Thursday, August 23, 2007
Grips are not interchangeable with p.a.'s
I see this all the time. Someone trying to get into the film business as either a " p.a. or grip". Implying that both are interchangeable as entry level positions. I also see definitions of grip as "carries things", or "moves things." What the hell is this? For all you unedumacated, here it is: Grips are in charge of bounced and diffused light, shading, moving camera, specialized lighting and camera rigging. We also move set walls for shooting if need be. To be an effective grip you have to know lighting, basic engineering concepts, safety, lenses, moving camera platforms, basic construction. These guys spend years learning all of the aspects of the job. They hang thousands of pounds of truss over actors heads, rig and mount cameras on cars, boats, planes, bridges, and anywhere else the director wants it, shade and diffuse lights to meet the demands of the DP. If no one knows how to do it, they go to the Key Grip. With his/her army of grips they'll figure out how to do it quickly and safely. This is not to disparage my p.a. friends,which is an entry level position for the DGA. I'm just tired of being classified as "unskilled labor" by some jagoff who doesn't know any better.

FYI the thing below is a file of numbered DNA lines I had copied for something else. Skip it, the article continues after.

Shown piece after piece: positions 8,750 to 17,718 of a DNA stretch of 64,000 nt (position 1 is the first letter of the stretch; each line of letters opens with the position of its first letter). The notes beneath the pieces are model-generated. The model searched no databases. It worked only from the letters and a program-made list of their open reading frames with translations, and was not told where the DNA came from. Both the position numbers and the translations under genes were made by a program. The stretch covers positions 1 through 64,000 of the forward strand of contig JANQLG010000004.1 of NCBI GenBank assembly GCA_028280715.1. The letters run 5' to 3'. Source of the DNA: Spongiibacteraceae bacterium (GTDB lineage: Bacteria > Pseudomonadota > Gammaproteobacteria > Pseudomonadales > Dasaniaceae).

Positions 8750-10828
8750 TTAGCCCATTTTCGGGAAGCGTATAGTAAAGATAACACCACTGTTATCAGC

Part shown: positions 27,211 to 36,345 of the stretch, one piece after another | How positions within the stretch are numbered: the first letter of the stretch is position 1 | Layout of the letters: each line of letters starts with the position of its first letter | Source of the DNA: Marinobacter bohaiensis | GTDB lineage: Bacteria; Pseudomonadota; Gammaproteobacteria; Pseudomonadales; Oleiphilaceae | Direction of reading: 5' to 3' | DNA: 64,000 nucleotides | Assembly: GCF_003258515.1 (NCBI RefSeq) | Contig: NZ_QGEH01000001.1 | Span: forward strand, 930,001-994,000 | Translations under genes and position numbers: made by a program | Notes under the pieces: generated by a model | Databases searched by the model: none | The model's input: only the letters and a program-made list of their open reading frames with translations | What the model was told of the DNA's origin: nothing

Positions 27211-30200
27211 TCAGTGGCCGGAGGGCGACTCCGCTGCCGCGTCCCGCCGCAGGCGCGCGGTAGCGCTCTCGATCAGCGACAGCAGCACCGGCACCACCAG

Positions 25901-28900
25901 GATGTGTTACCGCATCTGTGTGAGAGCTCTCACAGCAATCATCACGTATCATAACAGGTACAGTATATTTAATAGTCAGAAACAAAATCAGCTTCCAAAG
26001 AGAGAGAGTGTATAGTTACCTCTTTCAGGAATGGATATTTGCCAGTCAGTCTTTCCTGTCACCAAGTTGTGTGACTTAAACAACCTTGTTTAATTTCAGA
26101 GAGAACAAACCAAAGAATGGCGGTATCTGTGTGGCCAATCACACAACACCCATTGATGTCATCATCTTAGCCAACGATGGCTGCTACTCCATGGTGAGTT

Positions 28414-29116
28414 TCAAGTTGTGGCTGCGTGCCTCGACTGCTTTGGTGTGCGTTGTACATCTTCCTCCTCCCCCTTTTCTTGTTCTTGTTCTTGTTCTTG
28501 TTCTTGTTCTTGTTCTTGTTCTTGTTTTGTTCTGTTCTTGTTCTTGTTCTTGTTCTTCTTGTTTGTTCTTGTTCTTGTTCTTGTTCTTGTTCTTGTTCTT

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Right on. Grips are NOT interchangeable with PAs and they DO NOT simply move things and they are NOT unskilled labor; that's an uneducated description made by Cineplex Spielbergs. The first description I was given of grips and electrics on my very first show: "Electricians make the lights, Grips make the shadows". Granted that's an over-simplification, but it's not bad. Of course it leaves out the rigging and the special camera mounts (they build some doozies!). During the course of my years as a propguy I came to a fuller appreciation of the special skillset possessed by people in every department, grips included. The most-skilled directors, heck, the most-skilled people in any department, tend to be those people who know the ins and outs of everyone else's job and appreciate the special difficulties they face.
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